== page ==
With the new century, the technology to do a decent job of a fantasy film had finally arrived, with the successful Lord of the Rings and Harry Potter franchises. So, finally, it was possible to bring one of Marvel's more unusual superheroes to the big screen in an effective way (there was a Doctor Strange film in the Seventies and a new version had been in the works for many years). And it's done pretty impressively. The gestures for summoning magic and the battle scenes in which these are used are really quite a joy to watch, and quite a bit of time was spent on developing the hand movements themselves. There are also some moments of humour scattered throughout the film, especially when Strange tries to get a laugh out of the monastery's new librarian, Wong (Benedict Wong) and his first confrontation with Kaecilius.
The characters themselves are interesting, and many of even the 'good guys' are less than perfect, not just Strange himself. Often they do the best they can, but sometimes they have to do things that they don't like. Kaecilius, too, is not a pure bad guy - he actually thinks that he's going to benefit the Earth by eliminating time and death by calling on Dormammu. This makes him a rather more interesting character - someone who is also trying to do what he thinks is the right thing, using the wrong methods - methods that he himself isn't entirely happy about, but which he feels are necessary. One complaint is that Strange's relationship with Dr. Palmer doesn't really get enough screen time. The relationship is interesting, and the latter character seems to be unusually flexible when it comes to matters outside her comfort zone - far more flexible than Strange himself in fact. So it's a shame that more time isn't spent on their relationship. Stan Lee has one of his common cameos. Interestingly, he is reading Aldous Huxley's The Doors of Perception - interesting in what is happening during the time he is reading it.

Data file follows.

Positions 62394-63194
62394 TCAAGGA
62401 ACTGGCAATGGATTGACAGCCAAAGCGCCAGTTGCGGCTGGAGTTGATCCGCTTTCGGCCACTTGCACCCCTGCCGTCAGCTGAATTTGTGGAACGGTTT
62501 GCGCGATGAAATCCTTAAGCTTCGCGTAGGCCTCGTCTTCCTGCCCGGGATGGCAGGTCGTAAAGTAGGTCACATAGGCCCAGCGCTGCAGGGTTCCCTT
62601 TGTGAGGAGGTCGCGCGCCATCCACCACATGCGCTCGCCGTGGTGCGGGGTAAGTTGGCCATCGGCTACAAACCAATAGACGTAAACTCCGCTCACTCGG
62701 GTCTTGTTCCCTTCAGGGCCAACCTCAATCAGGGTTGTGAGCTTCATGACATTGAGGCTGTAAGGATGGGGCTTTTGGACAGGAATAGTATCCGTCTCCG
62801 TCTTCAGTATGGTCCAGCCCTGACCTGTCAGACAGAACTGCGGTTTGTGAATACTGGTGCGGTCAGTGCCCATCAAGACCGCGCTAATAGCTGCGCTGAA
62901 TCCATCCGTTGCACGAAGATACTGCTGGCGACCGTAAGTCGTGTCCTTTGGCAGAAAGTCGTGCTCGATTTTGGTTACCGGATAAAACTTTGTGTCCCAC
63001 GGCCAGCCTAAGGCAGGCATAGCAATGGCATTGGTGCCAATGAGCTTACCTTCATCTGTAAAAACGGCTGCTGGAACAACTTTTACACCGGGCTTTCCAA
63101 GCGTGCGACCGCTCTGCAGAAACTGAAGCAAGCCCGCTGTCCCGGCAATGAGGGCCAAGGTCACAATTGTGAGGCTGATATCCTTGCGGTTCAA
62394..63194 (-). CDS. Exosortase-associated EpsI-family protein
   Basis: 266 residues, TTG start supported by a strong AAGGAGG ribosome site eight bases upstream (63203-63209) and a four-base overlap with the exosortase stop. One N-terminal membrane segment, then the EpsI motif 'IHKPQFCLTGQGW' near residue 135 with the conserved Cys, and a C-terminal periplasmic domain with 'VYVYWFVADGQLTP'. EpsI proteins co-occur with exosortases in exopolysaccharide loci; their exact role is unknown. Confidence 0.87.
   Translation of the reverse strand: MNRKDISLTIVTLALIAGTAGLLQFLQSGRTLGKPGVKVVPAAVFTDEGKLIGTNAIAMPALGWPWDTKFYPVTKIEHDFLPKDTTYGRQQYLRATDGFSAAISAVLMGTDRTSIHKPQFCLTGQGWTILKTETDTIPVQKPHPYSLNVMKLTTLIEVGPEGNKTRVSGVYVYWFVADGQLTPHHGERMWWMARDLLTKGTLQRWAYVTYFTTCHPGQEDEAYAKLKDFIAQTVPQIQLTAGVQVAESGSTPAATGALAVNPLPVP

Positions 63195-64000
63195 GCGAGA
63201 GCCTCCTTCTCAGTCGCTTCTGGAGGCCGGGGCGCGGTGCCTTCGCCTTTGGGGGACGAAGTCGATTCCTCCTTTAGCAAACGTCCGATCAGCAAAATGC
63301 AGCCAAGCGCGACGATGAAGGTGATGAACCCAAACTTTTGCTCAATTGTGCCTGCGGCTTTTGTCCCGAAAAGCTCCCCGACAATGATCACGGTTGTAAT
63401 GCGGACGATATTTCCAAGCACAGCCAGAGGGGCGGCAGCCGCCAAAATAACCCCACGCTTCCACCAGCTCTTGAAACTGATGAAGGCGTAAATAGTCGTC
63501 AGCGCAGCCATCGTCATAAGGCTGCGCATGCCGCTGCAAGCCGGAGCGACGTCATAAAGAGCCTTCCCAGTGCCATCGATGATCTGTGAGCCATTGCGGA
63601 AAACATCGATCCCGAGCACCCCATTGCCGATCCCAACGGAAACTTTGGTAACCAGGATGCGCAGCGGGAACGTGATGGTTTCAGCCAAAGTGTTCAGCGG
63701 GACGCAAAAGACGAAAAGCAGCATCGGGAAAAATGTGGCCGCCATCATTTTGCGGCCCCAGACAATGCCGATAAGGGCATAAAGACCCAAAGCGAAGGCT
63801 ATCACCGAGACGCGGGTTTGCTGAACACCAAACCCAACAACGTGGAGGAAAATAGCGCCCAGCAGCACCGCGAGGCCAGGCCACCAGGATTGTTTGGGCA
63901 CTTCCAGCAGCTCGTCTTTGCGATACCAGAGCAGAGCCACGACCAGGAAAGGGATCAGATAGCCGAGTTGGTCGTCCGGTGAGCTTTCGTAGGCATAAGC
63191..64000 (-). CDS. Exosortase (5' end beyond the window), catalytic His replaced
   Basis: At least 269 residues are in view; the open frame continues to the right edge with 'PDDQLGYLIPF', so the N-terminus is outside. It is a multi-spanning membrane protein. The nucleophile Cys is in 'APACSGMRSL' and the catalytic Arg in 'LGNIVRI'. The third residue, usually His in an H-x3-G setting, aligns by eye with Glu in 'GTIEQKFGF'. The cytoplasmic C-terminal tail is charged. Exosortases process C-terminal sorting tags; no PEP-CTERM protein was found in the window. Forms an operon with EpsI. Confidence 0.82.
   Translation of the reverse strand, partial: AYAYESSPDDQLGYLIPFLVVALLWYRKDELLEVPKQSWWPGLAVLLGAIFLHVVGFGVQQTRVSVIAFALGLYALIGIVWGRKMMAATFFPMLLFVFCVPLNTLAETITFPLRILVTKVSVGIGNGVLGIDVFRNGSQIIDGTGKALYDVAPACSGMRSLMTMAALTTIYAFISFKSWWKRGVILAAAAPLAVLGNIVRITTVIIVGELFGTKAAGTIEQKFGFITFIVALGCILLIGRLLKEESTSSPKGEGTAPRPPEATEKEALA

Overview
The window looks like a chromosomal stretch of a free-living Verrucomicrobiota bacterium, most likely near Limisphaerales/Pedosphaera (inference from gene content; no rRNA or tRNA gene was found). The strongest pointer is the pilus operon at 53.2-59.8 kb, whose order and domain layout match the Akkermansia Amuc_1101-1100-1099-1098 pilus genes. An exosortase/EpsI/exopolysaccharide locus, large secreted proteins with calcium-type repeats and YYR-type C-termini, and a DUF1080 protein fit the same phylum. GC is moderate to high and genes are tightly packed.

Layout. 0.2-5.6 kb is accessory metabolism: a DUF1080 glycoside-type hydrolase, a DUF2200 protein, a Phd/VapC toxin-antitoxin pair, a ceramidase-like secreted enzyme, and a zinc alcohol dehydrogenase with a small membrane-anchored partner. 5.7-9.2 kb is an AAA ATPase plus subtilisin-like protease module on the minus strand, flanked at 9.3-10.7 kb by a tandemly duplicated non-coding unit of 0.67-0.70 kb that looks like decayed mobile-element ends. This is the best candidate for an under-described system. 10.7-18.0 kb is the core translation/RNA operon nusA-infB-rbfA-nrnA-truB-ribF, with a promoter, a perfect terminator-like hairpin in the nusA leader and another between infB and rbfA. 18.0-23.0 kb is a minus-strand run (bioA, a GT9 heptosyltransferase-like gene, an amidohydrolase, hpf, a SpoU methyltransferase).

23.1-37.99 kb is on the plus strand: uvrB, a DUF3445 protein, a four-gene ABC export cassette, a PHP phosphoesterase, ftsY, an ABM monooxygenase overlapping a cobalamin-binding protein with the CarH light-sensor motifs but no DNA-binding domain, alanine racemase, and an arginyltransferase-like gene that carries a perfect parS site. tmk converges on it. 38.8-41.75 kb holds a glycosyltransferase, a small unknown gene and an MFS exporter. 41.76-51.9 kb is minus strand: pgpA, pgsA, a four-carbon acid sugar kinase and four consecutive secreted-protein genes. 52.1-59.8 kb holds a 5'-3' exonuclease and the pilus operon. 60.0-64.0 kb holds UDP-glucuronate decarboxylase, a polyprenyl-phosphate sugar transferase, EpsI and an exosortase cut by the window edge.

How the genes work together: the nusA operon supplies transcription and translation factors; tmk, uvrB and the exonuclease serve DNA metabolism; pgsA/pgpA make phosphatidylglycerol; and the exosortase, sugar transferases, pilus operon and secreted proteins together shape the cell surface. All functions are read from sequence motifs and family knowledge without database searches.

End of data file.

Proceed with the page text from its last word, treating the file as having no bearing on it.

This is the latest instalment in Marvel's Cinematic Universe, although there aren't that many references to it. There are such as the previously mentioned presumed reference to Iron Man 2, a passing reference to the Avengers and a subtle reference related to the Eye of Agamotto just prior to the end of the film. The last is related to an ongoing plot thread that has been in many of the different films to date. The biggest reference is in the mid credits scene, which would appear to be leading into the next Thor movie. There is also the previously mentioned post credits scene, which points towards a sequel. Finally, the technology was here to do a proper film of this type, and Doctor Strange brings a, in parts literally, new dimension to the Marvel Cinematic Universe, in a visually spectacular and entertaining film.